29 April 2010

Poster real estate

Not all the “real estate” on your poster has equal value.

The upper left hand corner of your poster, just below the title, is Boardwalk. The lower left hand corner is Mediterranean Avenue.

The vertical dimension is the most important consideration in determining the prime real estate on your poster. That key space on the poster is a band from about five to five and a half feet off the ground. That is normally considered to be eye level for a large number of people. Your poster may not hit this exactly, because of the particular mounting scheme at your conference.

Assuming you put your title at the top, and that your poster has a standard horizontal layout, this means that the most valuable space on your poster is from the top of each column, to about a third to a halfway down the column.

Eye level is the place where people standing and walking by will look the most, so you want to put your best material there. If you have a three column grid, for instance:

  • Top left: Put a compelling question that your research asks.
  • Top center: Put your key results.
  • Top right: Put the take home message.

The title of a poster is usually a bit above eye level. This is great for people walking by, because they will be able to read your title even if you have a crowd around your poster that are listening to your presentation in rapt attention. But the very top of your poster is usually a little too high for someone actually reading the poster. Your title works like the highway sign for a gas station of fast food restaurant: you want someone to be able to spot if from a distance, but don’t expect them to look at it once they get there.

The bottom of the poster, below eye level, is the least valuable region of the poster. People will tend to overlook material there, unless you draw it to their attention. And everything there will be harder to read, because it’s farther away from the eye.

Those regions are good for the details that aficionados and experts might insist on seeing, but that aren’t critical to the story you’re telling. Again, assuming a three column layout, it might look something like:

  • Bottom left: Detailed methods.
  • Bottom center: Supporting results.
  • Bottom right: Acknowledgments to funding agencies and references.

The horizontal position of material on the poster, which not as critical as the vertical, still comes into play. The left side is more valuable than the middle or the right side, because that is where people automatically look when they start glancing over your poster.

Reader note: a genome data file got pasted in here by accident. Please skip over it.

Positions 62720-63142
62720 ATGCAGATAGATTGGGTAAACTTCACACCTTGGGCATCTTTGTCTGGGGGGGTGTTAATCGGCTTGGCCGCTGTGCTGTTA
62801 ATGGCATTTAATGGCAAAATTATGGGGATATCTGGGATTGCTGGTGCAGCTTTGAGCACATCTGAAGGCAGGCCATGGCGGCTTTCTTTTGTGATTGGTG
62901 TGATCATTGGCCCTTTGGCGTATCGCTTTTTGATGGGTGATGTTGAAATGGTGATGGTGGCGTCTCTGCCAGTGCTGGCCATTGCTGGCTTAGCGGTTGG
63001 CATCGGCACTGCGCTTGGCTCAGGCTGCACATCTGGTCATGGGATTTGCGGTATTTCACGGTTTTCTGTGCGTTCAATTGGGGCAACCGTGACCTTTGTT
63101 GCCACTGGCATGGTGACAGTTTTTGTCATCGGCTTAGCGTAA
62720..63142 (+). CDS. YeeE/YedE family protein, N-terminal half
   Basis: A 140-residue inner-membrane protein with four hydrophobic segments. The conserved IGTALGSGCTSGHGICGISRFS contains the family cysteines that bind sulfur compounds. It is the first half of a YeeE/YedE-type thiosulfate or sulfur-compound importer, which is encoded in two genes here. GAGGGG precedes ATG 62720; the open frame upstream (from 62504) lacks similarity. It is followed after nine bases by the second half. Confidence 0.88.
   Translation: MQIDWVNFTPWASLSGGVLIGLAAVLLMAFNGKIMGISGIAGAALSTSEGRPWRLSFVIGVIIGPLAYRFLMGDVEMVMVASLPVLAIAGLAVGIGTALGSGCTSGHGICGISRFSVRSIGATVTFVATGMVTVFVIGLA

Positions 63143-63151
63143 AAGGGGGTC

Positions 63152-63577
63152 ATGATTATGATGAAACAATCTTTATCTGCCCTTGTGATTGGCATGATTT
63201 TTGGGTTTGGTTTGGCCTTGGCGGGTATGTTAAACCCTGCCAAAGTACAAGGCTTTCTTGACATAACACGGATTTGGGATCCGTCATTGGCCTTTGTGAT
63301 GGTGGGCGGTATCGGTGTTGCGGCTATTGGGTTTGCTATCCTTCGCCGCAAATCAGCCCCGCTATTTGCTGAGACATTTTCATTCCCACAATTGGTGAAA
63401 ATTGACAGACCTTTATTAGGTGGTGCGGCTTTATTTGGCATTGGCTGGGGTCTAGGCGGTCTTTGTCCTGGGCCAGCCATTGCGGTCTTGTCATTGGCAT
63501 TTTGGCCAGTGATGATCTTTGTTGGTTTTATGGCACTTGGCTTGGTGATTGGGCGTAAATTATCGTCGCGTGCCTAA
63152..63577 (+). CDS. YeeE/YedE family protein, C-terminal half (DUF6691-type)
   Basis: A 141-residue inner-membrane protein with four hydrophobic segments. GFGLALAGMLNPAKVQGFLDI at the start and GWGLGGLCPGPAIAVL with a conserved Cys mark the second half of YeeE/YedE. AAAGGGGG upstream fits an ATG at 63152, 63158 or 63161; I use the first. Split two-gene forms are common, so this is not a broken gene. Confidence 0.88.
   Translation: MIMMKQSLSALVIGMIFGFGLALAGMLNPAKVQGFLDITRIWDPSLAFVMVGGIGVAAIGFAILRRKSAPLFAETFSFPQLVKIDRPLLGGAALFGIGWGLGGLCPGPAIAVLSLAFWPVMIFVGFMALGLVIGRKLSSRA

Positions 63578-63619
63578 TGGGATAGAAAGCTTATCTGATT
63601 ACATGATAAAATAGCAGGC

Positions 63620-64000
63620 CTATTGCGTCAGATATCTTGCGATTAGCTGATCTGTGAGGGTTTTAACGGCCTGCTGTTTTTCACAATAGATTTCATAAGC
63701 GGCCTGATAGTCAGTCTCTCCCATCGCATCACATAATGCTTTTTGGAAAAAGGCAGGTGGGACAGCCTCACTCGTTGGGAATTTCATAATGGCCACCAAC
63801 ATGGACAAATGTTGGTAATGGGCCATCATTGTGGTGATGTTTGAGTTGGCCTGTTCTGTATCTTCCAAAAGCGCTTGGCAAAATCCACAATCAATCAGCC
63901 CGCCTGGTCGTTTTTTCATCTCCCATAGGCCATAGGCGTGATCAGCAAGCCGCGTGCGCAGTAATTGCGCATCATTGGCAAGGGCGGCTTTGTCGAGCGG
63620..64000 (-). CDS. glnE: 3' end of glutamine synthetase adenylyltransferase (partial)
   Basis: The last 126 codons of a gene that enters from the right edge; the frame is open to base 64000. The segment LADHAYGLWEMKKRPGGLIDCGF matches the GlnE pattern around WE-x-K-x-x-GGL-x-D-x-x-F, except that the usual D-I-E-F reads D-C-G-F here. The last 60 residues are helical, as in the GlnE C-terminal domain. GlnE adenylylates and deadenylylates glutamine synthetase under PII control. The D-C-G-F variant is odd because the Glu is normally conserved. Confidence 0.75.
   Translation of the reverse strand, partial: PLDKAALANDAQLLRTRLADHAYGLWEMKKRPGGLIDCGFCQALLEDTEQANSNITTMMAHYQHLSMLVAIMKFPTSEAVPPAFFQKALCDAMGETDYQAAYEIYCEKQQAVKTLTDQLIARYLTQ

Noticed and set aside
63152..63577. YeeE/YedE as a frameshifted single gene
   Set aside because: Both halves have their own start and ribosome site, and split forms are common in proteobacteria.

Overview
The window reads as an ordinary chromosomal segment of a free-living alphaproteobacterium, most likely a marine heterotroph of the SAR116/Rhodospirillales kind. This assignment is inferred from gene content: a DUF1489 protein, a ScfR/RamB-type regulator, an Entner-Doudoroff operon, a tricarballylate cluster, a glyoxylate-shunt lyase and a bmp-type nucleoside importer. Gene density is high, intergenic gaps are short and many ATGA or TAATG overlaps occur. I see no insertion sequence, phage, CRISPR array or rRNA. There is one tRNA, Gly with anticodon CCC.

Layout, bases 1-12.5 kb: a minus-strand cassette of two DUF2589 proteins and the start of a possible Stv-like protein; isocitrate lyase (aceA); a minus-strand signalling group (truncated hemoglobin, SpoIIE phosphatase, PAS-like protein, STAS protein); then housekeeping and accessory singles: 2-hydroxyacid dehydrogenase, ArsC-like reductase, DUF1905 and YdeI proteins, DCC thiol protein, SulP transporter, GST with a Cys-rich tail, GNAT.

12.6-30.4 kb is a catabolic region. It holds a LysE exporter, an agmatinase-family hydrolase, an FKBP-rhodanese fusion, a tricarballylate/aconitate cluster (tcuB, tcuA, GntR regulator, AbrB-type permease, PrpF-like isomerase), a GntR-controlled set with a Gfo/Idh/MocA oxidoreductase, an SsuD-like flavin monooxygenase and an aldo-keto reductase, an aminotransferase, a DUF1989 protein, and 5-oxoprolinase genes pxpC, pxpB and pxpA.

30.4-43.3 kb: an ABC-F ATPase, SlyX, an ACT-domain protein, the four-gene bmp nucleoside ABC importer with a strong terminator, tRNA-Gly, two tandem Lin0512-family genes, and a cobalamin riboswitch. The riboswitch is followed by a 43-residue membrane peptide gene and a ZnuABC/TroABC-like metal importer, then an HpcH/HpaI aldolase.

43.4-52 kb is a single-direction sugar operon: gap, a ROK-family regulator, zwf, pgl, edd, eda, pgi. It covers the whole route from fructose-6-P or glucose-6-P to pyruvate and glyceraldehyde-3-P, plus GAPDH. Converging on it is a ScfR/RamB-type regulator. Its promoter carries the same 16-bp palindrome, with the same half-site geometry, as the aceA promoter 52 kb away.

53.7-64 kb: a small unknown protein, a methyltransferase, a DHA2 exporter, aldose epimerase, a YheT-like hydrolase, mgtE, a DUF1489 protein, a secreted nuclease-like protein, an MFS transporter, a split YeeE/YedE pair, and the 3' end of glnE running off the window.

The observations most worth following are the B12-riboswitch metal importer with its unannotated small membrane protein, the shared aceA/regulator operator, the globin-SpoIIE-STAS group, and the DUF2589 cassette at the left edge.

So in that upper left side, you want to have an entry point that is attractive, punchy, concise; a conversation starter that draws someone in.

That lower right corner, the lowest value real estate, is a natural place for “fine print” that is necessary, but that people rarely read.

Related posts

Entry points: Five ways to make your posters more inviting

22 April 2010

Critique: Crustacean nociception

These are two poster versions of a new paper I co-authored that just came out this week in PLoS ONE* They provide a nice “before and after” snapshot of my progress: the first poster was done about a year before I started this blog, and the second poster was done about a year after I started it.

The first was done for a summer meeting of The Crustacean Society in 2008. This was printed at 48” × 42”. (Click to enlarge.)

In hindsight, the problem with this first version of the story is easy. Too much text! We definitely fell prey to the “Thinking it out on the page” syndrome. Too gray, too intimidating, too tight. Only half an inch between columns? What was I thinking?

This new version was done for a local biomedical ethics conference that took place last week. (Click to enlarge.)

I made both posters in Microsoft Publisher, starting with a three column grid. But that’s almost where the similarities end. I’m much happier with this new version. There are a few experiments for me on this poster; I tried some things that I’d only blogged about. I’m still trying to figure out how many worked.

The print size for this second one actually smaller; 48” × 36”. And it has more data. But by cutting the text down, using more white space, larger text, larger graphics, and using the space better, it looks roomier that its predecessor.

The lobster picture in the upper right provides an entry point into the study that is easier to understand than a paragraph of text, and is a good conversation starter. And thank goodness for Creative Commons licenses, which allowed me to use the picture from Flickr.